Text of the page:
Indian food is flavorful, complex, and full of spice. With its vibrant colors, aromas, and smells, Indian cuisine is often regarded as one of the most delectable cuisines in the world. When cooking in an Indian kitchen, Masala (Hindi for spice blend) is a must-have ingredient. They are recognized for producing their curry powders utilizing family traditions passed down through the years in Indian cuisines. Whether you want to prepare your curry paste or use one of our aromatic curry blends, we have the freshest spices.

1.Amchoor Powder

Samosas, pakoras, chutneys, and pickles from North India use amchoor, a lemony, acidic, pale gold spice. Amchoor Powder is made by drying and pulverizing mangoes that are not yet ripe. With this powder, you can enjoy mangoes’ flavor and nutritional benefits all year round.
It is used in curries and stir-fries, together with both meat and vegetables, and desserts and beverages. Add a fruity tartness to recipes without adding liquid using this powder.

Spices like Asafoetida, or Hing, are commonly used by vegetarians in Northern India. While raw, it has a pungent odor and flavor that becomes mellow and allium-like when cooked in ghee. Adding asafoetida powder and turmeric to dhal soup and other meals gives them a leek-like flavor.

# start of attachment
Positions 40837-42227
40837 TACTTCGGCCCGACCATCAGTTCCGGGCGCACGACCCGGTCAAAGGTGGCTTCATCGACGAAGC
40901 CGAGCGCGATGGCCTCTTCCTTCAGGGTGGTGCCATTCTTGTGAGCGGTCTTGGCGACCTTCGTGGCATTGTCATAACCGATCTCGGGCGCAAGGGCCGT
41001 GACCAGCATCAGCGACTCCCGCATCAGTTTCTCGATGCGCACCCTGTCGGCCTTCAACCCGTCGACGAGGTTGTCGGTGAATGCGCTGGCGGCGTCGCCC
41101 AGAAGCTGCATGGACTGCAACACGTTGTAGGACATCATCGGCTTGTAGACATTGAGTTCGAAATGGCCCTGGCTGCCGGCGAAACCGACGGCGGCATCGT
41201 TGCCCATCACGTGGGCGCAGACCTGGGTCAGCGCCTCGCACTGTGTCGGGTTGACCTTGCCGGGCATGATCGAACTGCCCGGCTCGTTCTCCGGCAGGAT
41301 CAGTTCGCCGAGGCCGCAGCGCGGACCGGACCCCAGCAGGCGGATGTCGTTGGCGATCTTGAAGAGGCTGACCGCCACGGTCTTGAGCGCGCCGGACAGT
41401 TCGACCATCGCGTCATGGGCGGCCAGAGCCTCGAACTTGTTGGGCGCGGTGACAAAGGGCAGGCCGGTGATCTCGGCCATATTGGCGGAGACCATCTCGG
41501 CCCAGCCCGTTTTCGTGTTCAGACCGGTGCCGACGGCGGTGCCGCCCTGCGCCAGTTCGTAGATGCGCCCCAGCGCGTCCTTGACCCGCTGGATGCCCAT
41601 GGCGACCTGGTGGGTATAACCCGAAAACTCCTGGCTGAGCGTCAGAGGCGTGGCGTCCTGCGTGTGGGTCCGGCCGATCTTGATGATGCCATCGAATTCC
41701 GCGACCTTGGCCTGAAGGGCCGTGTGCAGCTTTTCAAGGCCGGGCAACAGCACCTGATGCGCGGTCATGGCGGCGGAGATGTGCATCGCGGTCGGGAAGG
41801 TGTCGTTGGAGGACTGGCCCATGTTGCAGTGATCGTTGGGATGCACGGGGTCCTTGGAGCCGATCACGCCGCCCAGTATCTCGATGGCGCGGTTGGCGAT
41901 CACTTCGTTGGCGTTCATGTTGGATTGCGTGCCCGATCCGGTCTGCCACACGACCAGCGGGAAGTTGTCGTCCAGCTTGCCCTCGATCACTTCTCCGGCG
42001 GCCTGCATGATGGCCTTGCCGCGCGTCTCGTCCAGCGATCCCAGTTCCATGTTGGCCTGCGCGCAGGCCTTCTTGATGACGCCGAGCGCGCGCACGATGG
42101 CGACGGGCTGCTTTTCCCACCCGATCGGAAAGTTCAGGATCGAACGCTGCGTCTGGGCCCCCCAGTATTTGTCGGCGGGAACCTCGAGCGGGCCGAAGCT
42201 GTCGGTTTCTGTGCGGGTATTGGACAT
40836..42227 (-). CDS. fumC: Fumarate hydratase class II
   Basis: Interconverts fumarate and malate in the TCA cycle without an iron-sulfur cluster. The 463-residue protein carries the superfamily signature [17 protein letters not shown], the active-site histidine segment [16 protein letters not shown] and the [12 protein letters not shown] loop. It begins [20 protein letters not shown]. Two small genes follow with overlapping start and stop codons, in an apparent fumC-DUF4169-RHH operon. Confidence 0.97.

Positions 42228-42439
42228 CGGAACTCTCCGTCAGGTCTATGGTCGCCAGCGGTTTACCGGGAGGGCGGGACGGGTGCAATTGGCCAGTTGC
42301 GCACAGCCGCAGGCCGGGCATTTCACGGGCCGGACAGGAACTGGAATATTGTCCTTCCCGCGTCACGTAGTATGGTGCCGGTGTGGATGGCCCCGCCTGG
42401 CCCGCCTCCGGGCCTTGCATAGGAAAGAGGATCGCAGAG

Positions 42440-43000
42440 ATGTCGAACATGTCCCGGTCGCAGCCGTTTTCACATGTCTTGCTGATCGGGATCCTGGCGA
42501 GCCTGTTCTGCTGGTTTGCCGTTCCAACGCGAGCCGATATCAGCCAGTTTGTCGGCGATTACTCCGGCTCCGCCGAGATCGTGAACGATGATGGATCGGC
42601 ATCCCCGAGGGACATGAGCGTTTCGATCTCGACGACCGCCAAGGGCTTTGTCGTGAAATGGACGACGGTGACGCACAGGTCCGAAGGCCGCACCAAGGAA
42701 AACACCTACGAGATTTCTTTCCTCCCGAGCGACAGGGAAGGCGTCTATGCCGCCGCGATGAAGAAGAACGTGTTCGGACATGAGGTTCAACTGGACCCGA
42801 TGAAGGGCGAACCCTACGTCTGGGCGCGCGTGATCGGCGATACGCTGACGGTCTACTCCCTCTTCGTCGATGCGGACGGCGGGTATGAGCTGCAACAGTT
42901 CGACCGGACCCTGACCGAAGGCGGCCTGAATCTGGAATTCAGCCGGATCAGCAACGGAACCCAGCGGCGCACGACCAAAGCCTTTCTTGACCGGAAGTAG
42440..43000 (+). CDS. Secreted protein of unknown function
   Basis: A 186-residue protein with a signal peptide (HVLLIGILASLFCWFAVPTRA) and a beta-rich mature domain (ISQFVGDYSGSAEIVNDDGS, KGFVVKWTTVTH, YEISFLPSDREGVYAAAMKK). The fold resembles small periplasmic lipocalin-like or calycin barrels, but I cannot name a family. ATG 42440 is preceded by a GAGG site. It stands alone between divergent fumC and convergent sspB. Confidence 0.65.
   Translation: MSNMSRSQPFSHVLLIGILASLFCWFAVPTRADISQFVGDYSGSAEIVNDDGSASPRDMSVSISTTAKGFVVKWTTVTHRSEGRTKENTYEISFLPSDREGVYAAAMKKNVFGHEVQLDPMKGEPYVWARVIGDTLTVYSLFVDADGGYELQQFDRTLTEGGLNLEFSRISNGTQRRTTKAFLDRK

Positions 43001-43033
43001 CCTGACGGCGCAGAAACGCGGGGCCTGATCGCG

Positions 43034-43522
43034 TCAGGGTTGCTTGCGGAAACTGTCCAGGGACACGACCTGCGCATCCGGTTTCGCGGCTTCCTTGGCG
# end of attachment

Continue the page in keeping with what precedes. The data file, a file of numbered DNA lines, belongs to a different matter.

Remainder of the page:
Anointing herself with fresh laurel leaves, Delphi’s Oracle sought divine guidance. They can be used to make sauces, stews, soups, and curries when they are dried. We traveled the world searching for the perfect bay leaf and settled on the vast, fragrant Turkish type.

One of the world’s most difficult-to-describe spices is black cardamom. This podded seed is absolutely one-of-a-kind, with a floral yet earthy flavor that is robust and delicate. Smoke-dried black cardamom is more suitable for braising meats and other savory dishes than fresh green cardamom pods.

Spiced tea with milk and sugar is known as masala chai in Hindi. The spiced tea in our recipe has a vanilla undertone. You can add our chai spices and two tablespoons of milk to any cup of black tea to create an authentic cup of chai offered in Mumbai and Kolkata.

Warming spices” is what Garam Masala is all about in Northern India. Cinnamon, cloves, and nutmeg replace the turmeric in this recipe. As an alternative to cumin, we utilize the seeds known as charnushka or nigella. Our Garam Masala is unique in that it includes coriander, cardamom, and black pepper. Unlike other curry powders. Kalonji is also included in this mix (nigella or black cumin). Seafood, vegetables, and potatoes all taste well with this savory mix. To preserve its flavor, sprinkle it on dishes immediately before serving.

A southern Indian masala known as avadavat was influenced by French colonial rule. Many Indian spice combinations lack the delicious flavor of this vadouvan French masala stew—curried chicken salad in the French manner or shrimp or fish marinated in this masala curry powder.